By Drew Ailes
By Courtney Harrell
By Kyra Scrimgeour
By Jena Ardell
By Mary Willson
By Bree Davies
By Tom Murphy
By Tom Murphy
Exit, K-os's 2003 debut, was supposed to be his only release. Instead, the success of that album paved the way for Joyful Rebellion, his critically acclaimed 2004 followup. Although K-os (aka Kheaven Brereton) is an award-winning artist in Canada, the MC has yet to transcend the underground in the States -- but his latest effort, Atlantis: Hymns for the Disco, just might change all that. Musically, the album ranges from straight-up b-boy jams to heart-wrenching blues and acoustic soul, while lyrically, K-os shares his spiritual conquests and defeats (he was raised a Jehovah's Witness) in an accessible manner that's never heavy-handed. We recently caught up with the rapper and asked him about breaking through in America and being compared to Lauryn Hill.
Westword: What does the album title Atlantis: Hymns for the Disco mean?
I don't know what it means. I know the Hymns for the Discopart was because I was partying, and a lot of these songs I wrote on Saturday mornings and Sunday mornings, after I went out. And I tried to calm myself down a bit. There's a lot of energy when you're going out, hanging out, drinking, meeting girls, but it was really unfulfilling. I come from a very spiritual, religious upbringing, and I was just trying to find a place to ground myself. The Atlantis part was for so many things, man, I can't even tell you -- from Katrina to the water situation on the planet, to me listening to Muddy Waters and the blues, to the fact that I'm a Pisces and Aquarius. There's just too many factors to explain the Atlantis part, but the Hymns for the Disco was definitely me saying, "You know what? Here are some songs you can definitely play on a Sunday morning or Saturday morning, after you've gone to the club."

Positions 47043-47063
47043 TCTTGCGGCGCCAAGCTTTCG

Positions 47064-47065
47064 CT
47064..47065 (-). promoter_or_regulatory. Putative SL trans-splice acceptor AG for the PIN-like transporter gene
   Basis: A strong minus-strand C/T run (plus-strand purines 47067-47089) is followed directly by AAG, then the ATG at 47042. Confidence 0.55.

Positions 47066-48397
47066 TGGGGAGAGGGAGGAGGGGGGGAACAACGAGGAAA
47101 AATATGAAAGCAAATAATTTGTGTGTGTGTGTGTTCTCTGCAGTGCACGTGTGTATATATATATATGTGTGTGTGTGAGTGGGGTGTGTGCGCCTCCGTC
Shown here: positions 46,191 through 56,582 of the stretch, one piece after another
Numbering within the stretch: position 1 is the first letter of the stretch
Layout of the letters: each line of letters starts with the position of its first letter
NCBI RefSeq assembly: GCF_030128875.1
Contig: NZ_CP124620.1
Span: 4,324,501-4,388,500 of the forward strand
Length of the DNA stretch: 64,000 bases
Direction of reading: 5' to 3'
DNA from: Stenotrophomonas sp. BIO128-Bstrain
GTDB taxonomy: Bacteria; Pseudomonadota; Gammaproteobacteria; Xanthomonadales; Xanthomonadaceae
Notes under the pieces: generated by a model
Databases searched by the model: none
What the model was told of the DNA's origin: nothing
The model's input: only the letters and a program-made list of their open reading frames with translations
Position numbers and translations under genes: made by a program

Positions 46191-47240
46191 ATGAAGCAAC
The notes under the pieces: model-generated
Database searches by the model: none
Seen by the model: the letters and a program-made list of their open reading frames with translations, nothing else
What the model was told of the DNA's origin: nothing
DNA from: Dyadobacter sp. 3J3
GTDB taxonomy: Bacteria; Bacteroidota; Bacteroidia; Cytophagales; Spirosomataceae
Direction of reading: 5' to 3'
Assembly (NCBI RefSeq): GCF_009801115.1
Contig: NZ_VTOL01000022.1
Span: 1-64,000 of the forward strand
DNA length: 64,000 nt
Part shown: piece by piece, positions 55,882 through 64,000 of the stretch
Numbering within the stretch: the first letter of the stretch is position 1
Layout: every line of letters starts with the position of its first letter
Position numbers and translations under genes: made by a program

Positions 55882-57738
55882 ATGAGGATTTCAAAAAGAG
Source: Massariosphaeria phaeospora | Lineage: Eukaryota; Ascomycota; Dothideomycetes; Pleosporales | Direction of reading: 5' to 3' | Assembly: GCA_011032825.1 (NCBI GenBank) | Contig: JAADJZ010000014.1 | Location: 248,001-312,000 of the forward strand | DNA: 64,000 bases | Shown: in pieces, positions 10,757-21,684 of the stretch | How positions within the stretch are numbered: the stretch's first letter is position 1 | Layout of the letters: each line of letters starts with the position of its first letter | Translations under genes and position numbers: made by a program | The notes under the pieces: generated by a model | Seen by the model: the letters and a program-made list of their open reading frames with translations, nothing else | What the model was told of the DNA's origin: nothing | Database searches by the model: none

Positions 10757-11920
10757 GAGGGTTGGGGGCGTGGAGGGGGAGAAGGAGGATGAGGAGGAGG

You're huge in Canada, but in the U.S., you're pretty much underground. How do you feel about how your music is received here?
Well, Canada is pretty much the size of California, right? So America is huge. What I'm doing in Canada is way easy to penetrate. There's not a lot of black music out there, and when they get something, they enjoy it; it sticks out. I'm thankful for my success in Canada; in fact, it's kept me sane. There's a big difference in population. With this record, songs like "The Rain" and "Sunday Morning" -- I think people here in the U.S. might get it more because there's a lot of soul references, more so than my other two records. But I just think it has to do with the bigger population.
In reviews, you're often described as a "male Lauryn Hill." What do you think about that comparison?
That's an honor, yo. Lauryn Hill is the queen. To tell you the truth, if groups like the Fugees didn't exist, I would have lost my way, ya know? I said that on my liner notes -- that if it wasn't for the Roots, Eric B & Rakim, Mos Def and OutKast, as a Canadian kid coming up, I would have lost my way. So any comparison to that woman, to me, is an honor. At least I'm a "male Lauryn Hill" and not a "female" one.